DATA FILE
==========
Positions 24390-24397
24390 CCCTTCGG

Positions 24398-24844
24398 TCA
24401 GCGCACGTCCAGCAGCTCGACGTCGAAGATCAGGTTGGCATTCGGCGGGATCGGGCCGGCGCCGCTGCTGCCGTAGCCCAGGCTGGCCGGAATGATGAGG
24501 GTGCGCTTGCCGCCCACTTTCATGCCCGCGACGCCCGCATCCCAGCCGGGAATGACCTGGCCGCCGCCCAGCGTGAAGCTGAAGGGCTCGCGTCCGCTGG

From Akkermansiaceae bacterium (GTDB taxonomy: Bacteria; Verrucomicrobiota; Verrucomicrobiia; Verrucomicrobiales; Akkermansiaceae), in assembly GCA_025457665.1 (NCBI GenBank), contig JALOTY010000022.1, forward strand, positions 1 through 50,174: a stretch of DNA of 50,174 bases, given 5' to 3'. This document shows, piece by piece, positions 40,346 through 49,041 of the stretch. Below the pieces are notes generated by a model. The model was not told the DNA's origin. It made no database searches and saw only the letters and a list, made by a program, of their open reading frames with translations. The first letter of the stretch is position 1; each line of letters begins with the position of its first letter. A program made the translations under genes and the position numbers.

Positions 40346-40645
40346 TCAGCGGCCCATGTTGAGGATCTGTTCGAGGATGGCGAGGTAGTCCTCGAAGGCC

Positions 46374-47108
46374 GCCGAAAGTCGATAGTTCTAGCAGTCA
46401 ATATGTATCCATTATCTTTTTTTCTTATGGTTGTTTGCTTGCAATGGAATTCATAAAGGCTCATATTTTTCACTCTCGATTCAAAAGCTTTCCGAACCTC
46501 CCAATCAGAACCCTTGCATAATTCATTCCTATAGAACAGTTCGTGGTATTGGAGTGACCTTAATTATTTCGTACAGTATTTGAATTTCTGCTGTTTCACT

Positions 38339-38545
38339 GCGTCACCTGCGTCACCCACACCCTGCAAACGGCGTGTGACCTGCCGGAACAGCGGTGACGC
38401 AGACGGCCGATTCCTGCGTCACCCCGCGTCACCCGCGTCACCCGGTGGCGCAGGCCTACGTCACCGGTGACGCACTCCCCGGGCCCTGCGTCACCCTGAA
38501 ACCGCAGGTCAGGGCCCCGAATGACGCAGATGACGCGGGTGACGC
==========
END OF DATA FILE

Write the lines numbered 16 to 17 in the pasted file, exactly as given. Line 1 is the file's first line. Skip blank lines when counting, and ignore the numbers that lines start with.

38401 AGACGGCCGATTCCTGCGTCACCCCGCGTCACCCGCGTCACCCGGTGGCGCAGGCCTACGTCACCGGTGACGCACTCCCCGGGCCCTGCGTCACCCTGAA
38501 ACCGCAGGTCAGGGCCCCGAATGACGCAGATGACGCGGGTGACGC